Friday, November 10, 2006


I saw the Borat flick with some friends the other night. I laughed so hard I almost fell off my chair. I thought the muscles in my face were going to seize permanently. It was a beautiful thing. I was also a little concerned. On the one hand it’s genuinely, disarmingly funny. On the other, it’s worryingly hard to pin down the difference between this and comedy performed in blackface.

It isn’t the flagrant, if tongue in cheek, misogyny and anti-Semitism that bothers me. Most of us know better than that. The toilet humour wears a little thin after a while, but its remarkably resilient (A weird guy holding a bag of his own shit in his host’s dining room is simply too jaw dropping not to laugh at). What gets me is that too much of the humour is predicated on our own cultural ignorance.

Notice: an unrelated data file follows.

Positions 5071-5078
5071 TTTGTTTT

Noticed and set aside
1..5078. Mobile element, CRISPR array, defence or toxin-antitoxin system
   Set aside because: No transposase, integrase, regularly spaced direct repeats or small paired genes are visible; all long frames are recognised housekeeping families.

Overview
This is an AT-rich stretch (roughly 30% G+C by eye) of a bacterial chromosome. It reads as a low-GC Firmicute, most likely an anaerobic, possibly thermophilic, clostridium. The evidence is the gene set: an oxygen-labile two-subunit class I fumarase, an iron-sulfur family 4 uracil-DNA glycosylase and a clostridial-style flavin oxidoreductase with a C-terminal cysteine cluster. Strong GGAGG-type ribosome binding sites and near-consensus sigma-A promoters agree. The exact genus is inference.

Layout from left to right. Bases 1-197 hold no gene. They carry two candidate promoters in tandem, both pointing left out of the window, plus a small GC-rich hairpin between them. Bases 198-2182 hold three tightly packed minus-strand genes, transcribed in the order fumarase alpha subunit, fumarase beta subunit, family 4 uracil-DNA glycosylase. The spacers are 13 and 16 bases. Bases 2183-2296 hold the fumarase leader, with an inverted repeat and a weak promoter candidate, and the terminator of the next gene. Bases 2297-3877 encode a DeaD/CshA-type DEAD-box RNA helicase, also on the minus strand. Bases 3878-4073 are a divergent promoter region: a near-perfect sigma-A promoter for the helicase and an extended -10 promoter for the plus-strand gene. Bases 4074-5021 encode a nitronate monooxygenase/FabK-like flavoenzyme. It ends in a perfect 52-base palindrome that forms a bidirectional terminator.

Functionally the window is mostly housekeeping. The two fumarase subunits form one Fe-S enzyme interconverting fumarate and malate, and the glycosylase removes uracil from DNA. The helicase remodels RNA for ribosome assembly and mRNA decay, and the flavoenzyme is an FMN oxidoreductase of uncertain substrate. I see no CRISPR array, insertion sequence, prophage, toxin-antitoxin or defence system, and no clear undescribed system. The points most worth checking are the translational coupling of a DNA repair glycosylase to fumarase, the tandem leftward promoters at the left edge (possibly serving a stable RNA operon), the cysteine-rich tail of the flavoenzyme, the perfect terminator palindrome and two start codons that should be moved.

Central Asia is, of course, a little on the sexist side and perhaps a little anti-Semitic too. At street level it’s dirt poor, a bit backward, and it feels like the edge of the universe. On the other hand, they don’t drink from toilets, give trophies to prostitutes, or do laundry in public parks. Predicating 90 minutes of humour on cultural awkwardness most of us just don’t know much better than to buy into is, well, just a little but ugly.

On the other hand, I did laugh my ass off. Some of it just plain works—jokes about naked fat guys are universal, and some of the cultural commentary about the Bible Belt is plain brilliant. Perhaps I shouldn’t complain.

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